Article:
Meet Ekaterina, a Greek woman with an amazing talent for sharing humor in our daily Big Fat Greek lives! Read her guest post and find out everything about her wedding in Cyprus!
My husband Soto and I met at his family’s Greek restaurant a mere 3 weeks after I moved to Wimbledon to ‘focus on my career‘. Well I ended up focusing on something else…!
We got engaged in November 2011 after dating for 8 1/2 months. My mother met my father in Greece on the 3rd day of her stay there and they were married after 8 months so in their eyes we had taken our time!
My husband and I are both Greek Orthodox, so a traditional Greek church wedding was always expected, but I was determined to make it less ‘Big and Fat’ and more ‘Simple, elegant and classy’.
We chose to get married in Larnaca, Cyprus on September 2nd in the beautiful old Greek church Ayios Lazaros, followed by a reception and dinner at the E-hotel in Pervolia. The church itself is steeped in history and we had a real fight on our hands trying to secure it for our wedding!
I was attracted to the E-hotel as it sits right by the sea and has an amazing outdoor seating area for the dinner. You can’t get married in a hot country and not be outside! I had a real struggle finding any hotel that catered for an outdoor party so, with its rustic stone flooring and beautiful view, the E-hotel was my perfect choice.
The church service didn’t start until 6pm so most of the day was spent preparing and calming the nerves!
I bought my wedding dress from Teokath in Wimbledon, after spotting it in the window when I first moved to Wimbledon, even before I met my future husband! It turned out that the owner is a family friend so I was well looked after. I chose the Adela dress – a fishtail design with beautiful lace detail, a delicate neckline and shoulder straps. It was important for me that I felt as comfortable as possible in the dress, particularly due to the oppressive Cypriot heat! I was also mindful of that fact that the church is very conservative and I didn’t want to expose too much flesh.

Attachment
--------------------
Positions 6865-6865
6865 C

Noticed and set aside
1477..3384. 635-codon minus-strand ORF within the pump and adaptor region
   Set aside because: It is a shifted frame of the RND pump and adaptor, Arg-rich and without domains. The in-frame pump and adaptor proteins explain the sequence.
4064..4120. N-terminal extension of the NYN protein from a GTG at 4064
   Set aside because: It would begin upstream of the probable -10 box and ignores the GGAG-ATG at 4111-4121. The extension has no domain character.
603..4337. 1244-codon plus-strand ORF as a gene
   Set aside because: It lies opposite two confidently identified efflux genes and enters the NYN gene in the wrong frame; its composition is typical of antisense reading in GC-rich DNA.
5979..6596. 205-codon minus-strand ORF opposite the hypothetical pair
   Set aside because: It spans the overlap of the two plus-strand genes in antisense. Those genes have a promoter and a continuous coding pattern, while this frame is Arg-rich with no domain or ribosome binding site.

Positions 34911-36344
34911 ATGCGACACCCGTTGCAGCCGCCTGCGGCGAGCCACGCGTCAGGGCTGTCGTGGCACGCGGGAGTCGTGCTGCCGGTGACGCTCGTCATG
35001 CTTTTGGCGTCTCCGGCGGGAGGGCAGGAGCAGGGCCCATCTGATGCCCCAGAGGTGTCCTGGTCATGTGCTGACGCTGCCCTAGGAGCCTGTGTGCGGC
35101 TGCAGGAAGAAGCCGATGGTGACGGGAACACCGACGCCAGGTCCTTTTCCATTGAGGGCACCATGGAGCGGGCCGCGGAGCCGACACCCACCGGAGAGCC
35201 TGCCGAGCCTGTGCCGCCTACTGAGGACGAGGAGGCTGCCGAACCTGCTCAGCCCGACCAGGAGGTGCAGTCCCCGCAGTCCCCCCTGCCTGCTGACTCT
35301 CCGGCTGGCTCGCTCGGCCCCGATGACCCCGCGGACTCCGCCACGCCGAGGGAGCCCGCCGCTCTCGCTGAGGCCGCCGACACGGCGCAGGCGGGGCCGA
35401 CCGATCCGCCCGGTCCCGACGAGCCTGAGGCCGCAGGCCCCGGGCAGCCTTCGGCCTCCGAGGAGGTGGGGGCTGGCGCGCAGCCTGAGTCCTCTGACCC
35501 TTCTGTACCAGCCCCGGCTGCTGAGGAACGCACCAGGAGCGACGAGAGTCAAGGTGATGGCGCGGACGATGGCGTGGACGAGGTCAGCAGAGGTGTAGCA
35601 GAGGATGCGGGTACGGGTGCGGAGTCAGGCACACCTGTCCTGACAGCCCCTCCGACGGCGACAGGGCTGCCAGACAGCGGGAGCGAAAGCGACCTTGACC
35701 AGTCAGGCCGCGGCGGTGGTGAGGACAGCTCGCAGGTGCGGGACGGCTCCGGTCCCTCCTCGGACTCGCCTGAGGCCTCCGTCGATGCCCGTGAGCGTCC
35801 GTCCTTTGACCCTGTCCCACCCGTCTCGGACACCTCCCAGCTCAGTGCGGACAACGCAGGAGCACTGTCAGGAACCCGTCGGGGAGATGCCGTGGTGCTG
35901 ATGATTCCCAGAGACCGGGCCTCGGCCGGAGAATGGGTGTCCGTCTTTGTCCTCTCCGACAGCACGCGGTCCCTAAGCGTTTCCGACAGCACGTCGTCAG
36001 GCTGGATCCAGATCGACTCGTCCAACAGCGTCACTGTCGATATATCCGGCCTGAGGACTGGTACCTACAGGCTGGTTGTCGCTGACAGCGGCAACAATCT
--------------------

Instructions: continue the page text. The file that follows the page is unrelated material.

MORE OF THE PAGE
I bought my pearl hair accessories online from the little things in life but my wedding earrings were a gift from my mum who had them handmade. I also bought our stefana from a Greek website Annula Designs and chose one fittingly named ‘Ekaterina’ which was adorned with swarovski crystals and accentuated with pearls.
I wore my grandmothers diamond ring which had been a present from my grandfather, as my something old. My something borrowed was a beautiful pearl bracelet from my mum. My something blue was my garter which had a tiny blue bow on it. And my something new was of course the dress!
Although I loved my wedding dress, I was adamant from the start of the wedding planning that I wanted a dinner dress to change into. I wanted to be comfortable when eating and dancing and most importantly I didn’t want to damage the dress! After searching desperately for months I eventually found an ivory embellished floor-length gown in South Molten Street’s ‘Aftershock’ boutique. I then had the dress tailored to my size and customized with a slit at the side, to let the fabric move when I danced.
My shoes were very important. I wanted a medium heel and something that didn’t look like it could only be worn with a wedding dress. After a fruitless search in all the wedding shops I eventually turned to ebay and found success – a pair of satin diamante bridal shoes with an ivory heel made from Thai silk (picture attached). Never under-estimate the power of eBay!
I bought my two little bridesmaids both Nina embellished ivory dresses from Monsoon (funnily enough my nickname is Nina). I wanted to get them something that was light and fun and that they could wear again. The two page boys wore ivory shirts and gold waistcoats (couldn’t fit all the pics here) also from Monsoon. My sister’s dress was from Put Dresses and she then had it customized with diamantes. It had a similar delicate back and neckline to mine.